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A Most Important Company

Founder and Executive Chairman of Alibaba Group Jack Ma attends the opening ceremony of the third annual World Internet Conference in Wuzhen town of Jiaxing, Zhejiang province, China. Aly Song—Reuters

I write this morning with a book recommendation, and not the book you might think I’d be recommending.

In March I wrote a profile of Alibaba co-founder Jack Ma that focused on his leadership qualities. For that piece I interviewed Duncan Clark, a China hand who has known Ma for years and in 2016 published a biography of the Chinese entrepreneur, Alibaba: The House That Jack Built. It is this book, which doubles as an account of Ma’s life and a corporate history of his important company, that I strongly encourage you to read. (I’m often a slow reader, and I just finished it; that’s why I’m talking about it now.)

Ma’s story is fascinating. Unlike much of the Chinese political leadership, he comes from neither a well-connected family nor from a top university. Instead, through his wily ways and attention to the changing world around him, he cobbled together an e-commerce monolith that is unlike anything in the West. Clark tells this story clearly and objectively, though he clearly admires Ma and the people around him.

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As I wrote in my feature article, for all its fame and the success of its 2014 initial public offering on the New York Stock Exchange, Alibaba remains poorly understood outside China. Compared with its home market, its businesses are nascent everywhere else, but they won’t stay that way. Clark’s book is a one-stop shop for beginning to understand one of the most important companies in one of the world’s most important markets. Because Alibaba’s story involves one-time U.S. Internet giant Yahoo as well as Softbank, the still-relevant Japanese telecommunications and investment firm, Clark also does a good of job reviewing some dot-com history that had become gauzy in my mind.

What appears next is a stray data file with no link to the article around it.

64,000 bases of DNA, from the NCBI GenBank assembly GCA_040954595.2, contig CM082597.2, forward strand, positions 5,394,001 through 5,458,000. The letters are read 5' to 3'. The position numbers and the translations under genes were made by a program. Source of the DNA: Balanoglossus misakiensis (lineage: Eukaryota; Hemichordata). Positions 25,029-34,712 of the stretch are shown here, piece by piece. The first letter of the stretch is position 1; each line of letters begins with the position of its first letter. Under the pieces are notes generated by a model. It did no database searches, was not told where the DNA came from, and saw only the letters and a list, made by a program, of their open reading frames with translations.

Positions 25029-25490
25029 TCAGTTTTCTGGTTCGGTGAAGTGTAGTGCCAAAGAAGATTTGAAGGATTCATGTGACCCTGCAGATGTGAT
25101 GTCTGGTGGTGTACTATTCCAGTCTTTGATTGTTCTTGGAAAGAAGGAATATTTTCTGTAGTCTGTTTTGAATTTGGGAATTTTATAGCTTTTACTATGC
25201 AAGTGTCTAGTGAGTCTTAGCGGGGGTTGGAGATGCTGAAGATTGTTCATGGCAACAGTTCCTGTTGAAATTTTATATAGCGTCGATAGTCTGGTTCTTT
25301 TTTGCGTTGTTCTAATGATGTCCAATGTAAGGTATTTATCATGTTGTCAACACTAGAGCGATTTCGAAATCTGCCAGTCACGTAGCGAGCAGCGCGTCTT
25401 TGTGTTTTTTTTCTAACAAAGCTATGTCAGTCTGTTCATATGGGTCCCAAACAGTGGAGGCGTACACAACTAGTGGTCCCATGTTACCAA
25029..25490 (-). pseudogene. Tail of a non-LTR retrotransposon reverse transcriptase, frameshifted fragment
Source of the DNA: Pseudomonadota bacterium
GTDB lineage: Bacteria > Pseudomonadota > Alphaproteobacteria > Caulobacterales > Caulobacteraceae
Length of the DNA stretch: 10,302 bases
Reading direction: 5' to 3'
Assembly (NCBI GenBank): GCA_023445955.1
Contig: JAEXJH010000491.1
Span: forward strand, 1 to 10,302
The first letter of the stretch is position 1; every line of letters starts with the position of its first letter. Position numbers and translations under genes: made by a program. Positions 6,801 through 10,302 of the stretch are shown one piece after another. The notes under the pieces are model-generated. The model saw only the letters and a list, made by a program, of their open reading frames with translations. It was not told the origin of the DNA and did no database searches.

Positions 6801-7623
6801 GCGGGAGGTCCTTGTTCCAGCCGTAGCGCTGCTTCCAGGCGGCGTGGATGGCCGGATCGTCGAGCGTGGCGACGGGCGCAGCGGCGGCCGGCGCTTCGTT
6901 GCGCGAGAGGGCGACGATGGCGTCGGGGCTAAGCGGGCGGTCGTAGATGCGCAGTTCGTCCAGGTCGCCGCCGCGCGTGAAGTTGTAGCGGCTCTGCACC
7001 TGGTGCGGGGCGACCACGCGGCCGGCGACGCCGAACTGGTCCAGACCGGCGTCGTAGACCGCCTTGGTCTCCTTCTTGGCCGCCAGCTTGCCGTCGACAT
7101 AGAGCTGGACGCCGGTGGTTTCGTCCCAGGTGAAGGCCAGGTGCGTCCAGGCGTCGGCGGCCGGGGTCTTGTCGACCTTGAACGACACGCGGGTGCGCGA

Clark’s admiration for Ma has its limits. He recounts, for instance, the 2011 spat between Alibaba and its investors, Yahoo and Softbank, over Alipay. In that largely forgotten episode, Ma transferred ownership of Alibaba’s critical payments arm, now known as Ant Financial, into a new entity he controlled, effectively taking it away from Yahoo and Softbank. Clark describes Ma’s defense, that the Chinese government wouldn’t grant a license to a payments firm with such high foreign ownership. What he doesn’t explain is why Ma didn’t bother telling Yahoo and Softbank, whose principals were furious.

Alibaba baba is on a trajectory to be an important global company for years to come. Understanding its story—and that of its charismatic and quirky co-founder—is important for anyone who needs to know about the future of business.

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